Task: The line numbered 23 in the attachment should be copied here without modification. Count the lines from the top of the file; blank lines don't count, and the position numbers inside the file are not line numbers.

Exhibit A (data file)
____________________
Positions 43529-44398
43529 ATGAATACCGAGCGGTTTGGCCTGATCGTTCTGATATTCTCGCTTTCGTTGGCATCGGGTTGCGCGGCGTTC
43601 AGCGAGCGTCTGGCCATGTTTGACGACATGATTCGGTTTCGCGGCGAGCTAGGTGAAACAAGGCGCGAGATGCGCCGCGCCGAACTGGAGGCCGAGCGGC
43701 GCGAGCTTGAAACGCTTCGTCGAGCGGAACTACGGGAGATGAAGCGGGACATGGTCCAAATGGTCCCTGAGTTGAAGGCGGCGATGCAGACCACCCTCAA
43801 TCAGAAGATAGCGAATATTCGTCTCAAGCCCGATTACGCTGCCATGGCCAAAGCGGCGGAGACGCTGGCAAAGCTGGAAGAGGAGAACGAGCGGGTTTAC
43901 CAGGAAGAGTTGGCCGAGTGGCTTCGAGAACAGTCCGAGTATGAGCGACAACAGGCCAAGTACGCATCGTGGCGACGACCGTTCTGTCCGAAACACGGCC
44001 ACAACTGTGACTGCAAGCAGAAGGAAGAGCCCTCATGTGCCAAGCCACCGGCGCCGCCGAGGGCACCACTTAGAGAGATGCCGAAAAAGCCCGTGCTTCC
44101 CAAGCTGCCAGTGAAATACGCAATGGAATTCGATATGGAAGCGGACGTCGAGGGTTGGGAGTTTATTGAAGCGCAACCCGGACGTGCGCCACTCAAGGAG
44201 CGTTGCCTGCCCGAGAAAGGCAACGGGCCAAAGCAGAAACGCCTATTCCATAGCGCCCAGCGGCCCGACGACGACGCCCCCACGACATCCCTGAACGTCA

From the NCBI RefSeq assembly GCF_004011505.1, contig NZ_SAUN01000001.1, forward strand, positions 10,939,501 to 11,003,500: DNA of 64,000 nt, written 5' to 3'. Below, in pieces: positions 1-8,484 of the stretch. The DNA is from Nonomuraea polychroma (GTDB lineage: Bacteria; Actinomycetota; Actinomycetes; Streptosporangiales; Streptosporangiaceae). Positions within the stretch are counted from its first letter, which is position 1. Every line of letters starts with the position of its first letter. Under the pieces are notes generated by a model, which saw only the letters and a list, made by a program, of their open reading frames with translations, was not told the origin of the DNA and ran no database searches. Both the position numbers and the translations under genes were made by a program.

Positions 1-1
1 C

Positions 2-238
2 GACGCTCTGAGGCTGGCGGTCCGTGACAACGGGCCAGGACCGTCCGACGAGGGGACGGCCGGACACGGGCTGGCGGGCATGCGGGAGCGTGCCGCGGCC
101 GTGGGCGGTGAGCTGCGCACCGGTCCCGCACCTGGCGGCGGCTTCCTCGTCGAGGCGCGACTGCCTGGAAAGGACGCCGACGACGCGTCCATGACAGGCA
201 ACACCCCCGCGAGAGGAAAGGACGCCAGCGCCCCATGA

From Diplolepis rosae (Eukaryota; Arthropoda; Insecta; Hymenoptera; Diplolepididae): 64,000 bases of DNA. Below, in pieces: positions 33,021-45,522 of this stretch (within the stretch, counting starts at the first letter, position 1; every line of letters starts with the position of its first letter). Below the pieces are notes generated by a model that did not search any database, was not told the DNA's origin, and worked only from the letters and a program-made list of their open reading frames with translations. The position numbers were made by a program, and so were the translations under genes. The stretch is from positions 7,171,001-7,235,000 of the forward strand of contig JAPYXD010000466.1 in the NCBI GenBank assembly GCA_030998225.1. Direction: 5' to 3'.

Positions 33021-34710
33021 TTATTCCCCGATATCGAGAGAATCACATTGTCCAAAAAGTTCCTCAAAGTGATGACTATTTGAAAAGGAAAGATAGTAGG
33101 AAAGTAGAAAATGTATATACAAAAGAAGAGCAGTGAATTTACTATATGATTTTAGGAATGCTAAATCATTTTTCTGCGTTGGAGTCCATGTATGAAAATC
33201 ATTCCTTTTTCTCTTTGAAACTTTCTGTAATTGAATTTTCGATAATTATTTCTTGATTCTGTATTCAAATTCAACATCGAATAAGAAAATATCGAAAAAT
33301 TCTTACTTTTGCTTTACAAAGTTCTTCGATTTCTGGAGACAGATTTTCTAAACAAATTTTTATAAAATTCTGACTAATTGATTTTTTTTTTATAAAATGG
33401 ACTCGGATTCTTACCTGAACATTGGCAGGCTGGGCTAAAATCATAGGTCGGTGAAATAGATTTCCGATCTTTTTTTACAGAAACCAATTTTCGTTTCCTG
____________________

33401 ACTCGGATTCTTACCTGAACATTGGCAGGCTGGGCTAAAATCATAGGTCGGTGAAATAGATTTCCGATCTTTTTTTACAGAAACCAATTTTCGTTTCCTG